   Double-taxation avoidance, as per bilateral agreements already concluded.
          Tax exemption on the interest payable on foreign loans and on royalties and technical know-how
           fees.
          Open exchange controls.
          Multiple-entry visas for foreign investors.
          Investors can take advantage of the generalized system of preference, which allows duty-free
           access to American, European and Japanese markets.
          Taka is convertible for current account transactions.

The Country also offers:
       Extremely competitive labor costs, perhaps the lowest in Asia.
       Easily trainable workforce of 56 million.
       A large domestic market, with disposable income growing especially among the middle class.
       Strategic location as the bridge between South and East Asian high-growth regions as well as
          links with other markets e.g. India, Pakistan, Malaysia, Singapore etc.
       Low land and energy costs.
       Good road/bridge/rail infrastructure, which are being improved; two sea-ports being further
          developed.
       Enjoys Most Favored Nations status.
       Legal protection to foreign investment against nationalization and expropriation.
       Equitable treatment with local investors regarding indemnification, compensation etc.

All sectors of industry (except five) are open for private investment. The five sectors reserved for public
investment only are defense and defense production, nuclear energy, extraction from reserved forests,
security printing and mint and air transportation (some domestic routes and international air cargo already
opened for private investment.) and railways.

Some of the foreign private investment opportunities are:

          Direct (100%) foreign investment or joint venture investment in the Export Processing Zones
           (EPZs) or outside EPZs (with the exception of the five industries mentioned earlier).
          Portfolio investment by purchasing shares in publicly listed companies through the stock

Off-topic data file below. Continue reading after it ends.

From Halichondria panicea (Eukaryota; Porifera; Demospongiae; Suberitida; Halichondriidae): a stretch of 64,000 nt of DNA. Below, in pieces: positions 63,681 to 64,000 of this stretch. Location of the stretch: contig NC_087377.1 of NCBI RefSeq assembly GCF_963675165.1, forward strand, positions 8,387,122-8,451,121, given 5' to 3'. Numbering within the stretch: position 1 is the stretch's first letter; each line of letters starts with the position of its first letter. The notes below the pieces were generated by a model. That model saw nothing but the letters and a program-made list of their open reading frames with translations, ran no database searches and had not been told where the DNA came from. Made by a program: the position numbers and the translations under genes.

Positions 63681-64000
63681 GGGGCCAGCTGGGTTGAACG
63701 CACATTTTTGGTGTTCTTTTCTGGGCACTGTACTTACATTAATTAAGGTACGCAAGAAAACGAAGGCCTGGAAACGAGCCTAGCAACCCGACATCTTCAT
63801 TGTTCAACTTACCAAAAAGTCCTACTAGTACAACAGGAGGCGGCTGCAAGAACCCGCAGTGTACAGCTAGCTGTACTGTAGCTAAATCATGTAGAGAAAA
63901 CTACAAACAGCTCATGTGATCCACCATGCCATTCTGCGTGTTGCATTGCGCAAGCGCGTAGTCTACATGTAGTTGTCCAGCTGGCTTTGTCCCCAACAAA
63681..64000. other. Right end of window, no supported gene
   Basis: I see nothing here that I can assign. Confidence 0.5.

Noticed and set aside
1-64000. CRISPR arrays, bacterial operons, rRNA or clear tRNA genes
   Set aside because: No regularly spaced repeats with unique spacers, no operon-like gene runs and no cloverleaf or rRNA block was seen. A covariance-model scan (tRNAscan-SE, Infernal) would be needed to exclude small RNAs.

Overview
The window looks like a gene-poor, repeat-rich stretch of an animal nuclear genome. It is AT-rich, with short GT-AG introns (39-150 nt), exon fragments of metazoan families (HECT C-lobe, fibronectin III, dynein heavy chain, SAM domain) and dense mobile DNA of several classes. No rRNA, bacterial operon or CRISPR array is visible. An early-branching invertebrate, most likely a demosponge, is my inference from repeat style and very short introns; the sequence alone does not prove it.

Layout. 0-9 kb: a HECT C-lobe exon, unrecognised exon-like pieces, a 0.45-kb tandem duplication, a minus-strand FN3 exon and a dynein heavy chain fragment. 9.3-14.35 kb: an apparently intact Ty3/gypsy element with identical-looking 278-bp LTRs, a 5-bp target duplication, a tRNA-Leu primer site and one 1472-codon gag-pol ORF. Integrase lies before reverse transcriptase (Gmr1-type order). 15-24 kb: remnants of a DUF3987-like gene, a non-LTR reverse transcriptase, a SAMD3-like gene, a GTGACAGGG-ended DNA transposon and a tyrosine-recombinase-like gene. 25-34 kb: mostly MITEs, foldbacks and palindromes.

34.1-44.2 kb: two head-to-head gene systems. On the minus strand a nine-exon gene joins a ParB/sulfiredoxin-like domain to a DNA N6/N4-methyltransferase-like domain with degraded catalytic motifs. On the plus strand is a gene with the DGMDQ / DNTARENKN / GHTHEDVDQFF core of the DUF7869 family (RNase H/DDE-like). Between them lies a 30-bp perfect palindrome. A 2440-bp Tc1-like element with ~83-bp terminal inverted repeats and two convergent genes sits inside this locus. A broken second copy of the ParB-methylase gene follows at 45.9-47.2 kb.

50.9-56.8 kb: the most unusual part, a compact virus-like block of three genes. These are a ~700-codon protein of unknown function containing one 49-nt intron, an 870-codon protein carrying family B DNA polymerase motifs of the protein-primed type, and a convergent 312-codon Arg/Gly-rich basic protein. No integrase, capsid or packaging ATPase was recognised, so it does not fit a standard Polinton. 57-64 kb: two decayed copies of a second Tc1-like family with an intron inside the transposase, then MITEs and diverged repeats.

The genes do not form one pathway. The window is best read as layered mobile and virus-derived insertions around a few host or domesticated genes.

exchange.
          Investment in infrastructure projects such as power generation (private power generation policy
           announced); oil, gas and mineral exploration, telecommunication, ports, roads and highways.
          Outright purchase or purchase of shares of state-owned enterprises, which are under process of
           privatization.
          Investment in private EPZ (Private EPZ Act recently passed).

Foreign investment is particularly welcome in the export-oriented industries such as textiles, leather goods,
electronic products and components, chemicals and petrochemicals, agro-based industries, green jute pulp,
paper, rayon products, frozen foods (dominated by shrimp farming), tourism, agriculture, light industries,
software and data processing.

Foreign investment is also desired in high technology products that will help import substitution or
industries that will be labor as well as technology intensive.
The country's drive for foreign investment is being spearheaded by the Board of Investment, which was
created to facilitate the setting up of manufacturing and other industries in the private sector, both local and
foreign. It is a promotional organization dedicated towards providing investment assistance to all investors.

The Board is headed by the country's Prime Minister and it includes Ministers and Secretaries from the
concerned ministries as well as representatives from the private sector.
The Board has launched an investment promotion drive at home and abroad to attract investors. The BOI has
been assisting in the implementation of new projects as well as providing services.

Bangladesh is on the verge of a significant breakthrough in terms both of international investor confidence
and significant inflow of new investment funds.

				
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posted:6/13/2012